Mystery of Missing Heritability Solved?
By Dr. Mae-Wan Ho
Institute of Science in Society
EXCERPTS: Genome-wide scans for genes that determine susceptibility to common diseases have yielded little because most of those genes do not exist; disease genomics is a science fantasy that wastes time and money while the health of the nation deteriorates.
Where are all the promised genes?
When the human genome sequence was announced in 2000, President Clinton said it would “revolutionise the diagnosis, prevention and treatment of most, if not all human diseases.” Ten years on, and Fortune magazine called it: “The great DNA letdown”.
A poll by science journal Nature returned the verdict: “the hoped for revolution against human disease has not arrived.”
That is as some of us had predicted.
The human genome project has generated reams and reams of data since its inception, but there is little progress even in the apparently simple task of finding the genes responsible for susceptibility to common diseases.
Top geneticists now admit that human genetics has been haunted by the mystery of “missing heritability” of common traits.
Heritability is technically the proportion of the variability of the trait in a population due to genes. Variability is measured statistically as variance, the sum of the squared individual deviation from the population mean. Heritability is commonly referred to as the ‘genetic component’ of the variance as opposed to the proportion due to the environment, the ‘environmental component’. Note that heritability refers to the variation, and not to the trait itself.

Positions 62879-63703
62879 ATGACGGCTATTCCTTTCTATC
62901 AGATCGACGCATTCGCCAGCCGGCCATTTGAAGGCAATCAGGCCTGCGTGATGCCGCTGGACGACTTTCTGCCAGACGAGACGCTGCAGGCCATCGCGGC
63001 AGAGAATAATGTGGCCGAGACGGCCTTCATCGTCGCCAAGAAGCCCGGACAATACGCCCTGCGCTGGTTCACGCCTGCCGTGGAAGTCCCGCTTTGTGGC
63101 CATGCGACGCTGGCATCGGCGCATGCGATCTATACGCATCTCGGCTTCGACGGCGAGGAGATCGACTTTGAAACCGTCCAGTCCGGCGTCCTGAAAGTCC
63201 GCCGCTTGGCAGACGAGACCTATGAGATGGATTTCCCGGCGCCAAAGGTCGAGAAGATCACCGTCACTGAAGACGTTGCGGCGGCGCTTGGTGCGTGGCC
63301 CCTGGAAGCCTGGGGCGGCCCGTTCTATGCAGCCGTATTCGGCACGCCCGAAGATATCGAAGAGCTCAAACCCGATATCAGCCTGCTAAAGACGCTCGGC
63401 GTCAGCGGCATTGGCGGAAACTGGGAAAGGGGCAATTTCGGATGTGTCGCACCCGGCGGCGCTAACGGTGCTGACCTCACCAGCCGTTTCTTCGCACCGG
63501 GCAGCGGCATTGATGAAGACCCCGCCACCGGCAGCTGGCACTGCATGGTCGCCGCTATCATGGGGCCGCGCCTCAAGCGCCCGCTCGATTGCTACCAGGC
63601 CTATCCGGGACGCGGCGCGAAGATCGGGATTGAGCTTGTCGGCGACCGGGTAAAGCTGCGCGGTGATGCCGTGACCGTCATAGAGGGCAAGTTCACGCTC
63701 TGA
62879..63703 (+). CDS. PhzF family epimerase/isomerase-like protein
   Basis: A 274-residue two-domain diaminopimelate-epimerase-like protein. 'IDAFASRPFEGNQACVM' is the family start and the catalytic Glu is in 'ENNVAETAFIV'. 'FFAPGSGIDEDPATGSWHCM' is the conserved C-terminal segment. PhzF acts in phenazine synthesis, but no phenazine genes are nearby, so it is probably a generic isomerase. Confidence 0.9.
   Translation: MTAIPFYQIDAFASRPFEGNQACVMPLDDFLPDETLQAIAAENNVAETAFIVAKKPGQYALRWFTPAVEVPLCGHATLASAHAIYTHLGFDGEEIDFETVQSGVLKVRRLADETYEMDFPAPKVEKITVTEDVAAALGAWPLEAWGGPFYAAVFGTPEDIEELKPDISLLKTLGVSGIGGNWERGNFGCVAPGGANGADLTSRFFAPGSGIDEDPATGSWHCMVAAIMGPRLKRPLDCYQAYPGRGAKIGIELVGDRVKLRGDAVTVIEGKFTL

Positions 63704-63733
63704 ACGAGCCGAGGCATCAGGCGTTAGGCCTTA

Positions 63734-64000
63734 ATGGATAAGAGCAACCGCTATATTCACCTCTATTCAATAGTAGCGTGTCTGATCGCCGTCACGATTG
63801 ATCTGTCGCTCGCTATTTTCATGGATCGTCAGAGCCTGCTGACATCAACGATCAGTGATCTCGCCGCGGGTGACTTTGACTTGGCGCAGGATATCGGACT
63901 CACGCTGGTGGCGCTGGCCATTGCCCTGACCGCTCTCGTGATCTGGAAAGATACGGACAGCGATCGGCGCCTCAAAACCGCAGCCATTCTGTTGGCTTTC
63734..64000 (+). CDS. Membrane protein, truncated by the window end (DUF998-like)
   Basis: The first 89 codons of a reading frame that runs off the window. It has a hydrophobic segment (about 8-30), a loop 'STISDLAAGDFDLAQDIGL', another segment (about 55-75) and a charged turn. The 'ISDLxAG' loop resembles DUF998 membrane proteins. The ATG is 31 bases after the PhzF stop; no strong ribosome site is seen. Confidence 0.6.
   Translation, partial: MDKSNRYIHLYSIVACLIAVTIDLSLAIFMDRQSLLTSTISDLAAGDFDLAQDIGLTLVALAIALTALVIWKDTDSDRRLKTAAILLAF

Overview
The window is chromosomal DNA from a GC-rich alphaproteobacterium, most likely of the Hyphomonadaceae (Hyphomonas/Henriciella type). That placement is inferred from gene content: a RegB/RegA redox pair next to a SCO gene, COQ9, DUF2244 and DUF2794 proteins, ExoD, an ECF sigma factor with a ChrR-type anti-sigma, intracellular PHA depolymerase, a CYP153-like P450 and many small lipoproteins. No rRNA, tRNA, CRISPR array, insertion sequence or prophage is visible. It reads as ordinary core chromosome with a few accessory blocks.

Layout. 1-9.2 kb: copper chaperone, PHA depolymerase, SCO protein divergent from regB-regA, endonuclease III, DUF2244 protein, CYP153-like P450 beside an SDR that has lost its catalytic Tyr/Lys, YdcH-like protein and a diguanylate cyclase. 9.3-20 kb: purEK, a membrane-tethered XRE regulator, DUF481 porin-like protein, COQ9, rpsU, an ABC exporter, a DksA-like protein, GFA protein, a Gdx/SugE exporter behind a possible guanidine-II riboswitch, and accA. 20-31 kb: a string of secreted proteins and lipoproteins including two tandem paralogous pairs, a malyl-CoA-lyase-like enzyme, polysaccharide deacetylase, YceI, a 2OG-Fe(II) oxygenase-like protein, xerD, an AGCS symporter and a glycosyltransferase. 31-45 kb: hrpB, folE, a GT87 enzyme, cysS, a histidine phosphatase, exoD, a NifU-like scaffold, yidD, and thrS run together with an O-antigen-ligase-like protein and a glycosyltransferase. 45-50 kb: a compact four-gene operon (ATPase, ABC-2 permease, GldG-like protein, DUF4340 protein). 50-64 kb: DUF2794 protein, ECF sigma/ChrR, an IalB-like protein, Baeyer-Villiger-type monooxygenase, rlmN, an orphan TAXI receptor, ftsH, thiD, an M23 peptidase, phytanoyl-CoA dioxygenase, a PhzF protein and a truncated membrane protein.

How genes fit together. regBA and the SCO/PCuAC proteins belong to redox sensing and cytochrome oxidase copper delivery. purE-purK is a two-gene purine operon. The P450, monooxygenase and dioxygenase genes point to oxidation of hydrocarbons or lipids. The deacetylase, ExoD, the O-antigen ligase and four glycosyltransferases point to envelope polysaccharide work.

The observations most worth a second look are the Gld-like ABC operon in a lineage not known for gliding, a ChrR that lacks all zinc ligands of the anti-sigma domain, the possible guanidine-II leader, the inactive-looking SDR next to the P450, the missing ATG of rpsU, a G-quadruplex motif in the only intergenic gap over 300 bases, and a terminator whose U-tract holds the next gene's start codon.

Heritability changes according to the environment. It is not uncommon for the heritability of traits such as milk yield or height of a plant from the same genetic strain to change substantially from one year to the next. However, there is a tendency for some scientists as well as the popular media to mistakenly assume that any trait with a large heritability means it is predominantly genetically determined, which is definitely not the case.
Eric Lander and his team at Board Institute MIT & Harvard are among those suggesting that much of the missing heritability never existed in the first place. They base their argument on biometrical genetics, a mathematical discipline that deals with continuously varying traits, such as crop yields, height, body mass, IQ scores, or disease states that fall on a continuum, as for example, blood glucose, blood pressure, or some measure of disease severity.
One arrives at precisely the same conclusion given the pervasive epigenetic influences of the environment on development, which have been abundantly confirmed and extended since the human genome was sequenced.
We now know that much of the variation may come from individual experiences of the environment; furthermore, those experiences can mark and change genes, influencing the development of the individual and in many case, the individual’s offspring.
Genes and the environment operate in enormously complex feed-forward and feed-back networks that straddle generations. This fundamentally circular causation between genes and environment means that genetic and environmental contributions are inseparable, and any attempt at assigning linear effects to single genes is doomed to failure.
Read the full and fascinating report at Institute of Science in Society